(Lest I be accused of unfairness, I must amend my harsh statement above that no one remembers Mr. Knight’s failed fiction career. I was indeed able to bring to mind a single story written by Mr. Knight: a short story called ‘To Serve Man’ made into a respectable episode of Rod Serling’s TWILIGHT ZONE, and parodied in THE SIMPSONS. It is, of course, a shaggy dog story, whose sole twist is based on a pun in English, which for some reason is the same language in which the space aliens write their cookbooks. There is not even the smallest trace of plot present, nor any memorable character, human or alien, nor any real science fictional speculation. It is basically a campfire tale a boy scout might tell to spook his fellow campers. One would think a man whose sole contribution to the art of criticism was obsequious love letters to authors he wishes to magnify or verminous libels against authors he seeks to destroy would have attempted more serious craftsmanship. )

The sad thing is that such character assassinations need only score a glancing blow to do their work. Even if the honest reader is disgusted that creatures like Mr. Knight are willing to libel a skilled author who commits suicide, and wonders, is appalled that Mr. Knight would spit on a man’s good grave merely in order to mock his work, and even if the reader thinks Mr. Knight is overstating the case, rare indeed is the reader able to see that the whole thing is false from stem to stern. We give even liars the benefit of the doubt. We assume there is a grain of truth beneath the libels.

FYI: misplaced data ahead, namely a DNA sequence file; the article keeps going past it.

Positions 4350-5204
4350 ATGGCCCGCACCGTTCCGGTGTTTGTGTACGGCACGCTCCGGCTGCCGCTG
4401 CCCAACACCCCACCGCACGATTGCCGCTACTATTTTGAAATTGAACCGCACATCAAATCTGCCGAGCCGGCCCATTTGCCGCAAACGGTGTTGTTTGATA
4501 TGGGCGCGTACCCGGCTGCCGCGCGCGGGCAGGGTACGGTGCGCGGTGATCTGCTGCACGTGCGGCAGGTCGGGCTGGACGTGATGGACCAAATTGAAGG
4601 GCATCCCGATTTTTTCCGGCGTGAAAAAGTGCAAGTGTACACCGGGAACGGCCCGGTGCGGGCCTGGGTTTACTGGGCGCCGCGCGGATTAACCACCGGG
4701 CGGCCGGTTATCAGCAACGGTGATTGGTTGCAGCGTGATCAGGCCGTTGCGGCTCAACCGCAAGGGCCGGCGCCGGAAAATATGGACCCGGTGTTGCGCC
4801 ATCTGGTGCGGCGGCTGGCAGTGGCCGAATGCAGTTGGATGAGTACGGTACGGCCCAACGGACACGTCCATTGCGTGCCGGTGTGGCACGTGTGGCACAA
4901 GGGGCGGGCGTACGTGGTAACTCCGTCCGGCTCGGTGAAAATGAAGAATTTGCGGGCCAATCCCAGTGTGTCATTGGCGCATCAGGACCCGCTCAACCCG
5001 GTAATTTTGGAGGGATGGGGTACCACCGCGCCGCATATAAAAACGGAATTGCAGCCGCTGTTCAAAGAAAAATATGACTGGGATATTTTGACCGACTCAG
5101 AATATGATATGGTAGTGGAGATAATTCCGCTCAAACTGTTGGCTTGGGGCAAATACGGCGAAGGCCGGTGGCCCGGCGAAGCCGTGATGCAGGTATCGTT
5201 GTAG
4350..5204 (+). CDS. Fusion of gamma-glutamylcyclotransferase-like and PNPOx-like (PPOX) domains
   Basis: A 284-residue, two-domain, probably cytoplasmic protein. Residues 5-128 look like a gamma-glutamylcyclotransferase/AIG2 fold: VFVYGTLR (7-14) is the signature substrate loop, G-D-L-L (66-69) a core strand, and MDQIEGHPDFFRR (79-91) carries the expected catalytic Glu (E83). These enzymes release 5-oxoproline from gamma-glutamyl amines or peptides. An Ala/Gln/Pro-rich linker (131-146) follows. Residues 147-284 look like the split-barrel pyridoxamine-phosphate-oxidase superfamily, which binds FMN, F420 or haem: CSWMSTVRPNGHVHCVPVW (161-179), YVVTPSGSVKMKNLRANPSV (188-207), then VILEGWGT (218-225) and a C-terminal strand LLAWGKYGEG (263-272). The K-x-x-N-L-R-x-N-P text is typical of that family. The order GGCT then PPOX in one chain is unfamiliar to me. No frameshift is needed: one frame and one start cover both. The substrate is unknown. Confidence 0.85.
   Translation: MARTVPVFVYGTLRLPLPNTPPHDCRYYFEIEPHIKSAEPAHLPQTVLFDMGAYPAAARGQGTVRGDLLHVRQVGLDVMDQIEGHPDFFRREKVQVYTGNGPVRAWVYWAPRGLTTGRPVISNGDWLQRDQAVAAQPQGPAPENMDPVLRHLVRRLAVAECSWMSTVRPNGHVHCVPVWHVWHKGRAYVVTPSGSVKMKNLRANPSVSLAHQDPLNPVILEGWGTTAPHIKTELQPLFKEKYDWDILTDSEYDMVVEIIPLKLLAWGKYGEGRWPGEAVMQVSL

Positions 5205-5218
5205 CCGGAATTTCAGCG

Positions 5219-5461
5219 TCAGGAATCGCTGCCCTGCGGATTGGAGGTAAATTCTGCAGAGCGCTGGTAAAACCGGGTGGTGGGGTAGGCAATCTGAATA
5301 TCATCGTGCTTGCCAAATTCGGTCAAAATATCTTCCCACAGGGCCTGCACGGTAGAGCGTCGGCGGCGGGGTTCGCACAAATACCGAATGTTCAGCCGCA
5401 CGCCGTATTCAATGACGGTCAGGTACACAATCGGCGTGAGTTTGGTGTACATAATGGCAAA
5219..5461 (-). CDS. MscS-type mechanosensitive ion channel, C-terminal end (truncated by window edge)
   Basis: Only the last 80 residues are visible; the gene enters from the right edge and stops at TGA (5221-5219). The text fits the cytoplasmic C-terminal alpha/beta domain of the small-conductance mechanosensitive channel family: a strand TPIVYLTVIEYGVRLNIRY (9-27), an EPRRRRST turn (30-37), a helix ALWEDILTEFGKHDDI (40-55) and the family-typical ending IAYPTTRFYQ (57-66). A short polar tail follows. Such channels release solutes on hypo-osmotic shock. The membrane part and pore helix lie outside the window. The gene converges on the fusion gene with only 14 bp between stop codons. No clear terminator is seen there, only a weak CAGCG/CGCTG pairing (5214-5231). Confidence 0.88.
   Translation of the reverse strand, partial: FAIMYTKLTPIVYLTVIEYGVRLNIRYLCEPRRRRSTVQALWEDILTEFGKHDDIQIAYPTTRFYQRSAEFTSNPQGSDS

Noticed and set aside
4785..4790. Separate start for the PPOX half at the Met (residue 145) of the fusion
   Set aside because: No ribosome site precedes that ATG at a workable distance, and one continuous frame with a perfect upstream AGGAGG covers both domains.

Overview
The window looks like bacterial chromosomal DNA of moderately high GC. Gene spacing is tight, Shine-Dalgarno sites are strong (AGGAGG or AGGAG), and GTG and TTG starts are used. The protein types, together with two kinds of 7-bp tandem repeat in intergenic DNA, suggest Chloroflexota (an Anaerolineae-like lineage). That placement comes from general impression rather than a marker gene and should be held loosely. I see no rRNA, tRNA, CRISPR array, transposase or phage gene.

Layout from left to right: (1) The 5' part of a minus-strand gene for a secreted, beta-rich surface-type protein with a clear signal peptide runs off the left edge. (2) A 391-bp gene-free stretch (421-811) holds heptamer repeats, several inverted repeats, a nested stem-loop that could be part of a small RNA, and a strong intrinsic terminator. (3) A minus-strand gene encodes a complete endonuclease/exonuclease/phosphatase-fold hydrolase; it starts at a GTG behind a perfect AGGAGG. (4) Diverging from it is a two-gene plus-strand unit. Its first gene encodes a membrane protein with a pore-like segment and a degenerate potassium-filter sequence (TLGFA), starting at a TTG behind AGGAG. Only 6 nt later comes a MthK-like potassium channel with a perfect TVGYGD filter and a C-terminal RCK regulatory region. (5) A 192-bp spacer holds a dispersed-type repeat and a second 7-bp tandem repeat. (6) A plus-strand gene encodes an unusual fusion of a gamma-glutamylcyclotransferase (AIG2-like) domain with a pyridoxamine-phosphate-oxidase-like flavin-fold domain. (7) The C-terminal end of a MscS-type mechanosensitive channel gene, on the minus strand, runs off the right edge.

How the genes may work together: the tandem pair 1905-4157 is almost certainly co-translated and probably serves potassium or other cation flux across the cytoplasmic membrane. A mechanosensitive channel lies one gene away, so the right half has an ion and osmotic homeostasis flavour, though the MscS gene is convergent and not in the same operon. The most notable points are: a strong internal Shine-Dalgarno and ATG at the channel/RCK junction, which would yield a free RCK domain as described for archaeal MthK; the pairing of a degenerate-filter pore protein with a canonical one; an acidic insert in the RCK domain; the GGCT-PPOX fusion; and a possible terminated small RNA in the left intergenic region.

Such a reader is likely to absorb, unquestioned, in his unconscious mind the impression that Conan is a simplistic figure from a boy’s adventure yarn, a caricature of schoolboy dream-dust, unintelligently portrayed, a guilty pleasure at best. None dare to admit he is one’s favorite character, and, even if beloved, none will say Conan is to be taken seriously. After all, the wise man believes nothing, does he not?

Such a reader will picture Conan as a man in a bearskin loincloth, inarticulate, grimacing, with a shapely dancing girl clutching his knee while he cleaves the skull of a devil-beast or giant snake with a bloody ax.

That reader will be as surprised as I was on rereading these tales, particularly the earlier ones from 1933.

In the first Conan tale, Phoenix on the Sword, Conan is the king of a turbulent but rich and powerful nation, facing a conspiracy of embittered and ambitious nobles, weary of the burdens of rulership, and, in the fight scene, he is properly accoutered in cuirass, with shield and plumed casque near at hand.

The sole mention of any dancing girls, clothed or not, is when Prospero, the king Conan’s advisor, is cautioned to be on seemly behavior when visiting the court of king Numa.

However, Conan does cleave skulls, of men and devil-beast alike.

The reader is like to be surprised at this first tale at how badly untrue are critic’s dismissals of Conan as unintelligent, dreamlike, unreal, et cetera et ad nauseum.

The setting and tone in Phoenix on the Sword are grim, the theme is trenchant, particularly in the era when it was written, the island years of uneasy peace between two global wars.

Both the background world and the foreground characters are expertly drawn is a few bold and simple lines, and both Conan’s world and Conan’s brooding figure continue to loom in the imagination, eighty-four years and counting since the time he stepped forth, brooding, blue-eyed and black-haired, melancholic, stark, huge and terrible, larger than life in the pages of Weird Tales.

But a proper review deserves its own column.